LOS ANGELES (AP) - A conservation group says in a lawsuit that the U.S. government failed to protect endangered whales and other animals by underestimating the potential for an oil spill like a recent crude pipeline leak off California's coast.
The Center for Biological Diversity filed a lawsuit in federal court Wednesday saying Interior Department agencies and the National Marine Fisheries Service didn't ensure offshore oil and gas production wouldn't jeopardize endangered and threatened species in accordance with U.S. law.
The lawsuit says the Service found in a 2017 analysis that oil and gas production wouldn't likely have an adverse effect on threatened marine life off California's coast, there was a low likelihood of an offshore oil spill and if one occurred, it would likely involve no more than 8,400 gallons (31,800 liters). The suit asks the court to vacate the analysis and bar new oil activity unless government agencies comply with the law protecting endangered species.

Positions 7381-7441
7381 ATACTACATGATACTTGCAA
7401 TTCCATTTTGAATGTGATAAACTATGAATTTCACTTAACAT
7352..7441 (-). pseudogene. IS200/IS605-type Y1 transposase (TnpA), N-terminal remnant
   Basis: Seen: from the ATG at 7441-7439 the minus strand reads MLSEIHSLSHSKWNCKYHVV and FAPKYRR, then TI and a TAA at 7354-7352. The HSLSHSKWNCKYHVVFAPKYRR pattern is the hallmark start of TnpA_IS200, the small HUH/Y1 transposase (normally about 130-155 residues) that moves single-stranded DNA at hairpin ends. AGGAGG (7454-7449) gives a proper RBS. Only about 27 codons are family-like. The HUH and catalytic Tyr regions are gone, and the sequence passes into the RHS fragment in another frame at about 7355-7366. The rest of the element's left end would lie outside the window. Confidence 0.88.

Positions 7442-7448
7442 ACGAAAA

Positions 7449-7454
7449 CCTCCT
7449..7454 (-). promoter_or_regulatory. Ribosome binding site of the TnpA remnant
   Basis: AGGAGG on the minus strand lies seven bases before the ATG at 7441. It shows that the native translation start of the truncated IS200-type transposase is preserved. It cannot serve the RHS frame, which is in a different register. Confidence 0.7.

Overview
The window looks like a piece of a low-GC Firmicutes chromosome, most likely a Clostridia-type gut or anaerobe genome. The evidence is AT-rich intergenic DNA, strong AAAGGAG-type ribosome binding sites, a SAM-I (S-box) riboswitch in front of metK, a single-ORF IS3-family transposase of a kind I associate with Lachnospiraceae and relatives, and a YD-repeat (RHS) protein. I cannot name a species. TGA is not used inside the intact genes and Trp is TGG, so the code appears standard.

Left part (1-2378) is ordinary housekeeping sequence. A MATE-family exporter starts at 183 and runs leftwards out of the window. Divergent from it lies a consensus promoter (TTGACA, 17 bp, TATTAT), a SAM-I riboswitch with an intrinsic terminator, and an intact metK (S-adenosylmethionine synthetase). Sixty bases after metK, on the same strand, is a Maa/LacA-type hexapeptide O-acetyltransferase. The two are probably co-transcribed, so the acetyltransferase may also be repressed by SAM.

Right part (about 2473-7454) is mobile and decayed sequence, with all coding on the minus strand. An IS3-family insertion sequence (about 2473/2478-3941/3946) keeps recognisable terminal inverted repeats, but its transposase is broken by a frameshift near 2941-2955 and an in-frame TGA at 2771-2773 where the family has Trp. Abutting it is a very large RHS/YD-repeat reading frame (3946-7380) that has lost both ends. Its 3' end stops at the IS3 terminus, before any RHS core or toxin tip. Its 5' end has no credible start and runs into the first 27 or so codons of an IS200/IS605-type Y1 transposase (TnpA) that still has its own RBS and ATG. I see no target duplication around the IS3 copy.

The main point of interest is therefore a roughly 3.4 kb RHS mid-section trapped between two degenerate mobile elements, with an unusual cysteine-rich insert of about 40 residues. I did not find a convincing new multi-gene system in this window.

In October, an offshore pipeline leaked 25,000 gallons (94,600 liters) of crude into the waters off Southern California. The spill was not as large as initially feared but shuttered beaches for a week and fisheries for more than a month and left more than 100 animals, mostly birds, covered in oil.
Kristen Monsell, oceans legal director at the Center for Biological Diversity, said researchers have not confirmed that any marine mammals oiled in the spill were threatened or endangered species.
It is the latest in a series of lawsuits filed over the spill off the coast of Orange County. Last year, a federal grand jury charged the pipeline operator with failing to heed alarms alerting workers to the break in the pipeline.
The Interior Department, Bureau of Ocean Energy Management and National Marine Fisheries Service declined to comment on the suit. A message was left for the Bureau of Safety and Environmental Enforcement.